Brian Gutekunst has conducted three drafts as general manager of the Packers, and fans are now prepared to expect the unexpected when it comes to the early rounds. Few saw Rashan Gary as the No. 1 pick in 2019 after the team spent $120 million on a pair of free-agent outside linebackers a few weeks earlier, and last year’s top three selections (Jordan Love, A.J. Dillon, and Josiah Deguara) left people’s mouth’s agape for at least 48 hours. So while it’s impossible to know which positions will be targeted by Gutekunst in two and a half weeks, both lines and cornerback have to be very strong possibilities. I’ll be getting to the defensive line and corner in future posts, but here are my three favorite tackles for each day of the draft:
The only thing that separates Eichenberg from former teammate Mike McGlinchey, who went No. 9 overall to San Francisco in ’18, is about 1 1/2 inches in arm length. But that’s enough to make the latest stud tackle from Notre Dame a borderline first-round pick. Besides that one flaw, it’s hard to find much else wrong with Eichenberg. He’s blessed with impressive size and a terrific understanding of how to play the position. His hand placement is excellent in protection – no sacks allowed since late in the 2018 season – and he’s effective sealing and climbing to the second level in the run game. It would be a surprise if he isn’t an instant starter for whichever team drafts him. If that team happens to be Green Bay, the 23-year-old could either fill in for David Bakhtiari on the left side or start immediately at right tackle. Eichenberg needs to get stronger, and while he might lack the athleticism to be an All-Pro at the next level, he should be a solid starter for a decade. He’s also a safe pick. If for some reason he struggles outside, he has the skill set to move inside and be a quality guard.
Like all college tackles, Eichenberg (#74) will make his money protecting the quarterback in the National Football League, but he’s so much fun to watch as a run blocker. His stellar work on this play helped Kyren Williams go untouched for 75 yards and a touchdown against Clemson last season.
How long it’s been since he’s taken snaps in an actual game is the only reason – and it’s a big one – that Little won’t go in the first round. He injured his knee in September of 2019 and then opted out of last season. This inactivity could make him more project than plug-and-play, but the payoff could be huge for a team willing to exercise patience. The former Stanford star has the skill set to be an elite pass blocker at the next level. He’s a good athlete with the lower-body flexibility, natural knee bend, and lateral agility that often made protection look effortless in college. He’ll need to improve his strength to be as effective in the NFL. When the 22-year-old struggled, it was against defensive ends who had both strength and speed – a combination seen a lot more on Sundays than Saturdays. A year in a pro weight room will do him good as a run blocker as well. While Little weighs over 310 pounds, he tends to play too upright and sometimes struggles to generate surge. Some mock drafts have the 22-year-old going in the middle part of the third round, but the guess here is he’ll end up being off the board by the 60th pick. Left tackles are a precious commodity – even ones who haven’t played in a while.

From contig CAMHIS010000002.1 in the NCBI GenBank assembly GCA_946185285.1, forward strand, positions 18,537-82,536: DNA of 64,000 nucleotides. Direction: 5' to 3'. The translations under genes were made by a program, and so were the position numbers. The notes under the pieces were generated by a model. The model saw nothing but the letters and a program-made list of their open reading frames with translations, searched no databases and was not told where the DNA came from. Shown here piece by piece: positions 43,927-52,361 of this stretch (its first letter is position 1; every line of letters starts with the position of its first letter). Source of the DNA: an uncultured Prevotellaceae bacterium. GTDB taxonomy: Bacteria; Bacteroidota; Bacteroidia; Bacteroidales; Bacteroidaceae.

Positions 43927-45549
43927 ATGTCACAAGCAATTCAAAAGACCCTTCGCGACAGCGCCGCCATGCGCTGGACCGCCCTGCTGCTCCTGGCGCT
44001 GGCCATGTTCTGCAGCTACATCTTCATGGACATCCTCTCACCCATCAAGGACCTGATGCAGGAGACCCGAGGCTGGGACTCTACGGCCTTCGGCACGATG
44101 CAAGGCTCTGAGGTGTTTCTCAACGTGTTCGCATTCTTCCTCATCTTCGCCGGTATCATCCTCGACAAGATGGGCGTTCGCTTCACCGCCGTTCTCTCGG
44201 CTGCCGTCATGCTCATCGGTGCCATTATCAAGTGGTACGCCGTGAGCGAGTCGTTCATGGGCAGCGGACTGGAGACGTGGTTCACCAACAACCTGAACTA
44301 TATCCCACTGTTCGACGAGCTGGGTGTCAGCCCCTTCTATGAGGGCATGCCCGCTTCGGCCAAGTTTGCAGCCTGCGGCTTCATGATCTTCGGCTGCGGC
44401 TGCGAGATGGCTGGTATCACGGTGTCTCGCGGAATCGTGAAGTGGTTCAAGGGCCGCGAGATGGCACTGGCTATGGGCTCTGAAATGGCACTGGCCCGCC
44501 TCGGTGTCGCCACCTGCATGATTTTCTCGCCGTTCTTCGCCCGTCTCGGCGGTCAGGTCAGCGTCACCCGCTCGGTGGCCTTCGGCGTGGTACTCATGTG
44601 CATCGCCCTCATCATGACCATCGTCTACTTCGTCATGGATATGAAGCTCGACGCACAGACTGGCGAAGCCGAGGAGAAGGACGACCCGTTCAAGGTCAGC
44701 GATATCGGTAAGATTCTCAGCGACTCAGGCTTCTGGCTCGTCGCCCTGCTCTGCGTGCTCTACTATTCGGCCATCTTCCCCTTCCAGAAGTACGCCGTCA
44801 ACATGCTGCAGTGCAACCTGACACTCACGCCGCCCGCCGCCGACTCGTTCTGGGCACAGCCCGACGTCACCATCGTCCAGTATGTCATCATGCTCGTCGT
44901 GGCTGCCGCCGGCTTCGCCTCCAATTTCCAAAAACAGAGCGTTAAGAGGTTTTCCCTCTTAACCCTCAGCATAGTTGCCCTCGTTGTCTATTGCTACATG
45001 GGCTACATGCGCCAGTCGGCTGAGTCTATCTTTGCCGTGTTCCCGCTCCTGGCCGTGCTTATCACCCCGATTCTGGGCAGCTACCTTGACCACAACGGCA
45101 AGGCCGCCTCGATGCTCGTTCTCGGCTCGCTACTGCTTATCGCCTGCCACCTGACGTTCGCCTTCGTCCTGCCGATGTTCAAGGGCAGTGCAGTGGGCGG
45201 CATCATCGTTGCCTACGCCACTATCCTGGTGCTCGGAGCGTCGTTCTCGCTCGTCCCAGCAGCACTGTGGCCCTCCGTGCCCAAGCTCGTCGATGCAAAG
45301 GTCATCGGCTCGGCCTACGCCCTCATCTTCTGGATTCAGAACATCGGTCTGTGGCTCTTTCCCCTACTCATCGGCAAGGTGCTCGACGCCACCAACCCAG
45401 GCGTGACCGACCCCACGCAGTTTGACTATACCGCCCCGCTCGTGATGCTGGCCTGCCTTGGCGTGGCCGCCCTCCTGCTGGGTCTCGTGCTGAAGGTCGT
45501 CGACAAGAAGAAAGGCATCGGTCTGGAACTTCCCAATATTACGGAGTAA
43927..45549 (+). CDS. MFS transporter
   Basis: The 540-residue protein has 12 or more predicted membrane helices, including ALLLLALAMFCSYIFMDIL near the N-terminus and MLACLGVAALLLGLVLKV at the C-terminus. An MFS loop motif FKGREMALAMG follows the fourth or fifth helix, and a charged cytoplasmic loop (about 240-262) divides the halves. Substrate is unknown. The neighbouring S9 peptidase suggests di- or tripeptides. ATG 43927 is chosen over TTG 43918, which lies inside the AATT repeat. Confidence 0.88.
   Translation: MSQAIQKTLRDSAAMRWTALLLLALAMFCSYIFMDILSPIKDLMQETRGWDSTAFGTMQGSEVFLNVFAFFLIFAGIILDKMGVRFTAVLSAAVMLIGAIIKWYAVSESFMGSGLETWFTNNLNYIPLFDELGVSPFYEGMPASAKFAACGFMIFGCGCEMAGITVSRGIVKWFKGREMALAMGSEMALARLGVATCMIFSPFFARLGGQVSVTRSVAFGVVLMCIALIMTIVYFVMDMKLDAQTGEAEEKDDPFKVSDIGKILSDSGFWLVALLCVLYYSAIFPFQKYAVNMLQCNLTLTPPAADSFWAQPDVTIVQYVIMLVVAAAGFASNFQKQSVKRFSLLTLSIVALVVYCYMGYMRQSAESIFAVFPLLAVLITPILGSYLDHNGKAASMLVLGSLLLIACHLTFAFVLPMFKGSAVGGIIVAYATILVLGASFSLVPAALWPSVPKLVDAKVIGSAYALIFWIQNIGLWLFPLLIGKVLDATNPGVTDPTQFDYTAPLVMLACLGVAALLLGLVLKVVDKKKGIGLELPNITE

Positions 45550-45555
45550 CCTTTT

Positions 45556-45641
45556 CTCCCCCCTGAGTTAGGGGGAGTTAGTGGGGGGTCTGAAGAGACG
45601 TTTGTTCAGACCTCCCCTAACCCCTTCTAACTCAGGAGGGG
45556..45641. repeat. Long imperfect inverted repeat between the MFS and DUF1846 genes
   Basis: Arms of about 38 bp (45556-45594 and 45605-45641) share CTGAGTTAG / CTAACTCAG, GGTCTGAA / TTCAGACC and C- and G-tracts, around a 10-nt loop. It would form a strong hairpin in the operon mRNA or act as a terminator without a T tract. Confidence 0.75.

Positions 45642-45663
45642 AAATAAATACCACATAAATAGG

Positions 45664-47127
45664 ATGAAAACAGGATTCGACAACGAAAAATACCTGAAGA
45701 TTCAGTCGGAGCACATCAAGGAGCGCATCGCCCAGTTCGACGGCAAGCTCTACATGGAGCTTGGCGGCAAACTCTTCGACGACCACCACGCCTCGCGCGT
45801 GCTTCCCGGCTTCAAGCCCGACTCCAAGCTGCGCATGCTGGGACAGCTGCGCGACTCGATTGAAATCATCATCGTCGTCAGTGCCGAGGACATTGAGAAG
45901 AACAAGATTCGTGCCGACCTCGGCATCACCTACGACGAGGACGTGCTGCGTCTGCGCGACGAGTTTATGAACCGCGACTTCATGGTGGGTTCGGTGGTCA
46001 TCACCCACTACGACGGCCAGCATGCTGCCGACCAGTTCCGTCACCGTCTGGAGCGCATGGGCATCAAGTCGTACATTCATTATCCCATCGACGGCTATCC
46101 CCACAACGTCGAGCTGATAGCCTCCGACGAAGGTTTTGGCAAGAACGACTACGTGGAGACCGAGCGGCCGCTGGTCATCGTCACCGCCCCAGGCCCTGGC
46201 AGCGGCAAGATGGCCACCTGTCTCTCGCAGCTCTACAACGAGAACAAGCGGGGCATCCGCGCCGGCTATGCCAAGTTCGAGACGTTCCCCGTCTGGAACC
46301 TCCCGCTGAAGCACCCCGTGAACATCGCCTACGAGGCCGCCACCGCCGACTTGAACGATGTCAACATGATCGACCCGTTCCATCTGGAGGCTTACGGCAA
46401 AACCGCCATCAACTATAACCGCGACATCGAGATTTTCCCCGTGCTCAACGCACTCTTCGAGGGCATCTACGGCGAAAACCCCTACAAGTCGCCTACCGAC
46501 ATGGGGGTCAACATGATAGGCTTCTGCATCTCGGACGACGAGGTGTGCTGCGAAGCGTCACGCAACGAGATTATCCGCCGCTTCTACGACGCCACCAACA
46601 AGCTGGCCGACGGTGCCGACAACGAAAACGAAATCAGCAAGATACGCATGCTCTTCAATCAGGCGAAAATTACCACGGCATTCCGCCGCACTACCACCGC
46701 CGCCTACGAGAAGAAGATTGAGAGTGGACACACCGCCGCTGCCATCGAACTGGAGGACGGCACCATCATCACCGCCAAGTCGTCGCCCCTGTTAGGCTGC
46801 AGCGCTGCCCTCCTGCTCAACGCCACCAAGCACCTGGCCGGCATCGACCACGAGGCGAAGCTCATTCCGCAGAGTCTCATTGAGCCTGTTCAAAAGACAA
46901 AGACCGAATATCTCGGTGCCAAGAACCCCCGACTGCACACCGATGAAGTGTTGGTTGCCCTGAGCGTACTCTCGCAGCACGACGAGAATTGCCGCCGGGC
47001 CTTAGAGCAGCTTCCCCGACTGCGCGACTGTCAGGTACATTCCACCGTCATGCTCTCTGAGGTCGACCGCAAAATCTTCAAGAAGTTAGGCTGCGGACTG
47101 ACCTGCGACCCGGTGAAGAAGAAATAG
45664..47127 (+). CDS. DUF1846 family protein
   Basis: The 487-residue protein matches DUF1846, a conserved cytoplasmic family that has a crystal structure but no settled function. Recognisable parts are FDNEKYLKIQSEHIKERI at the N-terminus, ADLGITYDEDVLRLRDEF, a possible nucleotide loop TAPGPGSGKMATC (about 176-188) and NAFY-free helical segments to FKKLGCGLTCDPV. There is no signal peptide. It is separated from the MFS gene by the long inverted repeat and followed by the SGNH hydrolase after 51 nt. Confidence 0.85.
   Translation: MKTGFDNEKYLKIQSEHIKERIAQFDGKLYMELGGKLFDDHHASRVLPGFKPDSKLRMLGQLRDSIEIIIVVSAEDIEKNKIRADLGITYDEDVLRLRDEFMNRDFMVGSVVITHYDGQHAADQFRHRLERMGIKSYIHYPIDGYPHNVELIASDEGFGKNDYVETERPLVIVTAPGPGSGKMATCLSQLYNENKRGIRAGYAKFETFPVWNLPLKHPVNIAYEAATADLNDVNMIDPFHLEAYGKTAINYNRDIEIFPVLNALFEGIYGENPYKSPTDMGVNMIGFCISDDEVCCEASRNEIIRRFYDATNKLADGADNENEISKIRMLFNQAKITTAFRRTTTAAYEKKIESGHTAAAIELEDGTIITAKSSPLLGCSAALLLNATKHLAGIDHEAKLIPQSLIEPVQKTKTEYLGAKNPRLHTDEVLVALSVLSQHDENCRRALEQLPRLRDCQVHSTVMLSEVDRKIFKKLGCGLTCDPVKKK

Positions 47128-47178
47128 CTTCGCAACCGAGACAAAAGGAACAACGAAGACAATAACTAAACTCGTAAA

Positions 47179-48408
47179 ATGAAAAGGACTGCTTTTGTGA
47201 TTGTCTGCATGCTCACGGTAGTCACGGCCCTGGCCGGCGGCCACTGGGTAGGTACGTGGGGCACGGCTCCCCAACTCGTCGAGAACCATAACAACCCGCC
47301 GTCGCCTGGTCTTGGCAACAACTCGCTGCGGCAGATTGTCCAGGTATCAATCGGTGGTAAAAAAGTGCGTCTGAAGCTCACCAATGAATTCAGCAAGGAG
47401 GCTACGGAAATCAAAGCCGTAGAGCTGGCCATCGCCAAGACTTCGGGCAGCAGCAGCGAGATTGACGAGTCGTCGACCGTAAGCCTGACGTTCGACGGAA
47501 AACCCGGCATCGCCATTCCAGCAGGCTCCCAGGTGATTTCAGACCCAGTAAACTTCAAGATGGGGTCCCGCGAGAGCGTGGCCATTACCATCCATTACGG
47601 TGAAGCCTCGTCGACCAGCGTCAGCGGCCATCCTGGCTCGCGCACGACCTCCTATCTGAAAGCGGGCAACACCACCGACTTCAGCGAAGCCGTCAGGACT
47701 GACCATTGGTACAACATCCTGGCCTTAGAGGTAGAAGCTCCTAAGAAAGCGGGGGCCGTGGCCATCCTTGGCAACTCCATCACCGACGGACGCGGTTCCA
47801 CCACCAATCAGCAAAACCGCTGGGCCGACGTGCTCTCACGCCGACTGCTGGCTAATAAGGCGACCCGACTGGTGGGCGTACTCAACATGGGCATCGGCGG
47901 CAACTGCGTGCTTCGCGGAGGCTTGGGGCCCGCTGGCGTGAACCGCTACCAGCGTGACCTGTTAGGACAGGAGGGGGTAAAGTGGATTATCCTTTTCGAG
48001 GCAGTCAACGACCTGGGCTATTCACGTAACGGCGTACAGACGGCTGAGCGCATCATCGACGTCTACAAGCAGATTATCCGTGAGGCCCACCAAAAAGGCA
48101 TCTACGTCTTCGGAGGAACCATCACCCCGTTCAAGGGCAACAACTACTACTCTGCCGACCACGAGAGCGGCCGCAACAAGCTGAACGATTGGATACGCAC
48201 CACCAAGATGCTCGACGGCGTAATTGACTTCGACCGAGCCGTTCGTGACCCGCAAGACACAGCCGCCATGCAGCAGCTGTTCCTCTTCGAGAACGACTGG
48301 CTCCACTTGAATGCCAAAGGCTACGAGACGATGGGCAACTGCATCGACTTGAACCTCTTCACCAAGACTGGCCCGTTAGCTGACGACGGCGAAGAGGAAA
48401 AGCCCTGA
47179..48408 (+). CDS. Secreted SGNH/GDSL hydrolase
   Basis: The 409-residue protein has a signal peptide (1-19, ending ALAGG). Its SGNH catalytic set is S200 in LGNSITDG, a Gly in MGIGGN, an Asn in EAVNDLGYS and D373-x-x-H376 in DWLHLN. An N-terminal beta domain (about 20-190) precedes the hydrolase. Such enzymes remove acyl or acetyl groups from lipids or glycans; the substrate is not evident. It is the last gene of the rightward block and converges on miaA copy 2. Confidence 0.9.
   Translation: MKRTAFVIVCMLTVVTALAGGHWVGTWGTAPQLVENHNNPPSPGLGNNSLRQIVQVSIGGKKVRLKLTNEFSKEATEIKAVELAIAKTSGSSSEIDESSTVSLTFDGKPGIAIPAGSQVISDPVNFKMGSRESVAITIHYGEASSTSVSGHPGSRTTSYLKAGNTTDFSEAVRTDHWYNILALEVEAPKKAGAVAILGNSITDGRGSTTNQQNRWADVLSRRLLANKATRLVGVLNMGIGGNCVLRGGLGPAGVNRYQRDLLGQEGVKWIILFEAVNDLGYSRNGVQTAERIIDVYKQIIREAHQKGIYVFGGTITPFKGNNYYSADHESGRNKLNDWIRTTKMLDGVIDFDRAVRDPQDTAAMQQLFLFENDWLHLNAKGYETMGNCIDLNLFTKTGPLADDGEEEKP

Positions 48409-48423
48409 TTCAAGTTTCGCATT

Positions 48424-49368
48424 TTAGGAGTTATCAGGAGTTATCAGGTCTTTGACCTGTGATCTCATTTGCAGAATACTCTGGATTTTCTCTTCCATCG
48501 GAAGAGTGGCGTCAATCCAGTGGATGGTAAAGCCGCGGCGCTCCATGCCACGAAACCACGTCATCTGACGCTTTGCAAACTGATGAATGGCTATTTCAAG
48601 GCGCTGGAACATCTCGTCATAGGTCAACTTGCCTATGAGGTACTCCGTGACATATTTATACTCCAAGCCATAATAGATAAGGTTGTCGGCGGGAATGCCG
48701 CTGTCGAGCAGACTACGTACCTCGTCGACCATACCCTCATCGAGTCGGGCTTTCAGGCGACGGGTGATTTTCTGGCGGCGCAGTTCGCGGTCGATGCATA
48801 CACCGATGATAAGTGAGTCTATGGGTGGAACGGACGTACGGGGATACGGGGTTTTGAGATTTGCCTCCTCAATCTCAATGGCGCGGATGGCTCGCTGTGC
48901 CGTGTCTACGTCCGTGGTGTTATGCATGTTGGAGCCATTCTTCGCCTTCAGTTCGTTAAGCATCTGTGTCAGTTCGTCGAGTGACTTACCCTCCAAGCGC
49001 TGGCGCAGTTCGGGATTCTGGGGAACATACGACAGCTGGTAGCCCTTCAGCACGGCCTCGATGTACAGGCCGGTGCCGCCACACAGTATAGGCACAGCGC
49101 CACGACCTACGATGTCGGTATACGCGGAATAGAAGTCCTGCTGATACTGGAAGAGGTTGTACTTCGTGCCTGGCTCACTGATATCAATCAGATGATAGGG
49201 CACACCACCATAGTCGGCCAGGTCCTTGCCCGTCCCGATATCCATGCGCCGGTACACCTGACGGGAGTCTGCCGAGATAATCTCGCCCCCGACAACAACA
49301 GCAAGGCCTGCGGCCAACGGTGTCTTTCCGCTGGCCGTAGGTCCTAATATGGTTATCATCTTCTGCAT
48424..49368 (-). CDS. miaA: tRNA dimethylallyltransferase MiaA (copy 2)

As a true sophomore, Little (#72) was asked to block – usually with no help – Oregon outside linebacker Justin Hollins, who ran 4.5 at 250 pounds at the Combine. Little didn’t win every battle, but he more than held his own. On this play, he used his quick feet to neutralize the explosive pass rusher.
Few left tackles were more impressive in pass protection than Jaimes last season. Not only didn’t he allow a sack, but he rarely let his opponent get within the same zip code as the quarterback. He’s a solid technician who understands angles and positioning. He also adjusts well to the varying speed of edge rushers. The reason the former Nebraska star will probably be available on day 3 is a lack of size. At under 300 pounds, he struggles to get movement in the run game and can be driven back by power on occasion. And while the latter didn’t happen often in the Big 10, it’ll almost certainly happen more frequently in the pros. That’s why the 21-year-old will likely spend his rookie season in the weight room and not on the field. If he can add 10 to 15 pounds and get a lot stronger, he has a chance to start at either right tackle or guard at the next level. Assuming Gutekunst adds a more NFL-ready offensive lineman earlier in the draft, Jaimes would make a lot of sense in the fourth or fifth round. He wouldn’t have to play immediately and could spend a year eating, lifting, and learning. And by the summer of 2022, he could be ready to replace veteran Billy Turner, whose cap number will be nearly $9 million.
The end result of this play wasn’t good for the Cornhuskers, but don’t blame Jaimes (#76). As he did for most of the game, the scrappy left tackle got the better of Iowa All-American defensive lineman A.J. Epenesa (#94), who a few months later was drafted in the second round by the Buffalo Bills.
This class of offensive tackles is one of the deepest and most talented in recent years. I had a very difficult time choosing only three players from the nearly two dozen I watched on tape. Among the others who impressed me were Oklahoma State’s Teven Jenkins for day 1, Texas’ Samuel Cosmi, BYU’s Brady Christensen, and Cincinnati’s James Hudson for day 2, and Purdue’s Alaric Jackson, Western Michigan’s Jaylon Moore, and Oklahoma’s Adrian Ealy for day 3. There’s something seriously wrong if the Packers, who haven’t drafted a tackle in the first three rounds since the forgettable Jason Spriggs in 2016, can’t find a future starter from this impressive group of prospects.